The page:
Karl Polanyi and the Coming U.S. Election

by William R. Neal

It’s hard not to notice, during the American Presidential election drama, that despite all the debates and speeches, and multiple candidates, the terms “Neoliberalism” and “austerity” have yet to be employed, much less explained, these being the two necessary words to describe the dominant economic “regime” of the past 35 years. And this despite the fact that most observers recognize that a “populist revolt” driven by economic unhappiness is underway via the campaigns of Donald Trump and Bernie Sanders. With Trump, of course, we are getting much more, the uglier side of American populism: racism, xenophobia and misogyny, at least; the culture wars at a higher pitch.

Yet when Trump commented on the violence which canceled his Chicago rally on the evening of March 11th, he stated that the underlying driver of his supporters’ anger is economic distress, not the ugly cultural prejudices. The diagnoses for the root cause of this anger thus lie at the heart of the proposed solutions. For students of the Great Depression, this will sound very familiar. That is because, despite many diversions and sub-currents, we are really arguing about a renewed New Deal versus an ever more purified laissez-faire, the nineteenth century term for keeping government out of markets – once those markets had been constructed. “Interventions,” however, as we will see, are still required, because no one, left or right, can live with the brutalities of the workings of “free markets” except as they exist in the fantasyland of the American Right.

Americans have never been known to be systematic thinkers about policy matters, least of all in an election year, but still, it is a remarkable thing not to be able to name in public forums the ideas which have ruled the economics profession for decades now and therefore the policy options of elected officials who turn to economists for guidance. Barry Goldwater, renowned, if not done in, for his candor, had no difficulty naming the system he opposed in his acceptance speech in San Francisco, 1964, or in his ghostwritten book, the Conscience of a Conservative: it was liberalism in all its forms, but especially its interventions into private markets - Keynesianism. For Goldwater, that included federal Civil Rights legislation and even Social Security.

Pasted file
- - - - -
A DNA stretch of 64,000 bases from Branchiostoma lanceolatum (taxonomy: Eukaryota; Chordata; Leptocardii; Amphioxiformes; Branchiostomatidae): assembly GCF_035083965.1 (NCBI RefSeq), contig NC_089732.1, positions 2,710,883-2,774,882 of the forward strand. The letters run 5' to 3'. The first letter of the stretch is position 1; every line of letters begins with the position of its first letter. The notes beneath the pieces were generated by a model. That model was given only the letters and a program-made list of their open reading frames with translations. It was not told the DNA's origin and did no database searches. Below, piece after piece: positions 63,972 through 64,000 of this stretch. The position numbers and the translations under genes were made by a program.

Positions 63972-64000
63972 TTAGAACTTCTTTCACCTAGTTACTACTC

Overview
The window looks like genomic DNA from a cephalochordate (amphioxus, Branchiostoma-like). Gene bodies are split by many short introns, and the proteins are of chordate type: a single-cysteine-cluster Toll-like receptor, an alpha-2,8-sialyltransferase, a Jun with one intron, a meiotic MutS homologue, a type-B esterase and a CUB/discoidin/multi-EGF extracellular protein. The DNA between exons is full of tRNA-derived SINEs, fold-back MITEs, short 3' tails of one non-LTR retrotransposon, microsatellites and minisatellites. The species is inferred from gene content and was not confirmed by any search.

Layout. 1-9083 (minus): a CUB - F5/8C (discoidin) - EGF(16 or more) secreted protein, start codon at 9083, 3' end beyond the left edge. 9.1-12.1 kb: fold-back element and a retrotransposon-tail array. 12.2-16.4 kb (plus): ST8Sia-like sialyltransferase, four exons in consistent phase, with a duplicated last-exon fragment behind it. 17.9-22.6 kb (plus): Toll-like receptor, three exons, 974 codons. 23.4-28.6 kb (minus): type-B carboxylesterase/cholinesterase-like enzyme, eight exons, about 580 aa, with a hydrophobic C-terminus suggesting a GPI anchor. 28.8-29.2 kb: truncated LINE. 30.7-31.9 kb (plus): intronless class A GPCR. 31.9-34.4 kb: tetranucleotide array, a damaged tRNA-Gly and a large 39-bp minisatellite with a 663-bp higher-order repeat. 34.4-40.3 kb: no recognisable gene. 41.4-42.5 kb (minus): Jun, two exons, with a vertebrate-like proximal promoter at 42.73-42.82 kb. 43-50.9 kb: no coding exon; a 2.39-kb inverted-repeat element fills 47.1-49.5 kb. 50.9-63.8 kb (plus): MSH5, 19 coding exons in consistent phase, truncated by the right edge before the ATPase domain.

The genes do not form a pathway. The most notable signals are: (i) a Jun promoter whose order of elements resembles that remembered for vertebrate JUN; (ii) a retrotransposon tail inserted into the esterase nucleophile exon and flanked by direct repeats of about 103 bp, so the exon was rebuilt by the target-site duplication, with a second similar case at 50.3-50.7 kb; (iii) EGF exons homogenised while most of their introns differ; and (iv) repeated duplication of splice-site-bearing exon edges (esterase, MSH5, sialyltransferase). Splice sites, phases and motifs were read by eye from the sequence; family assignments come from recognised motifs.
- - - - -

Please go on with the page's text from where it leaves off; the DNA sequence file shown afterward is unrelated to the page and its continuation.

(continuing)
Therefore, some clarification is called for when deploying these two terms, or the Market Fundamentalism/Market Utopianism others have chosen, myself included, to more polemically describe the dominant economic orthodoxy of our time.

By Neoliberalism it is meant the revival of “classical economics” which first arose in the late 18th and early 19th centuries in England, with the founders’ famous names living on into our own time: Smith, Ricardo, Townsend, Malthus, Mill and Bentham and a few others. Early economic writers tended to reach into the world of biology, of Nature, for their metaphors and analogies, and these excursions had two main tendencies: to cite nature’s cooperative features, or alternatively, its tooth and claw brutalities, which was Malthus’ grim legacy, one which we have not fully shaken to this day. Continuing this tradition, classical economics later flirted seriously with Social Darwinism (see the influence of William Graham Sumner in the U.S. and Herbert Spencer in England), almost becoming engaged to it, and then underwent the “micro” revolution of marginal costs in the late 19th century as the profession strained for its “scientific” laurels.

David Harvey, the prolific, polymath Marxist writer, links the term Neoliberal to the later Victorian economists – Alfred Marshall, William Jevons and Leon Walras - who succeeded their earlier classical colleagues from the first decades of the 19th century. But the realities of the past 30 years in America leads one back to the primal cruelties described by Karl Polanyi in those early industrial days, in his masterpiece The Great Transformation, and the religious intensity of the first classicals, not the later Victorian ones, those who worked in an era when life for workers was supposed to have gotten much better, although the London of those better days still horrified savvy American observers like Jane Addams of the Settlement House movement.

Neoliberalism was later greatly influenced by the conservative work - the defense of markets against governmental interventions - of Friedrich von Hayek and Ludwig von Mises (The preference here is to keep the “von” in the names: it makes them sound more sinister…) in the 1920’s and 1930’s, and Milton Friedman in the 1970’s, thinking which eventually eclipsed the Keynesian “revolution” of the 1930’s, and its demand-labor focused “macro” policies and accompanying federal fiscal interventions. Friedman’s great debates with John Kenneth Galbraith in the 1970’s usefully date the decline of Keynesianism for the general public, and the rise of “supply-side” economics: keeping entrepreneurs happy (and hopefully, inventive) through tax breaks without end. Many of us recall the linking of justice in-the-law with justice in-the- economy, courtesy of the old Smith Barney television advertisements from the 1980’s, starring John Houseman from the movie The Paper Chase: these noble stock brokers “make money the old fashioned way, they earn it.” Decided British accent too, he had.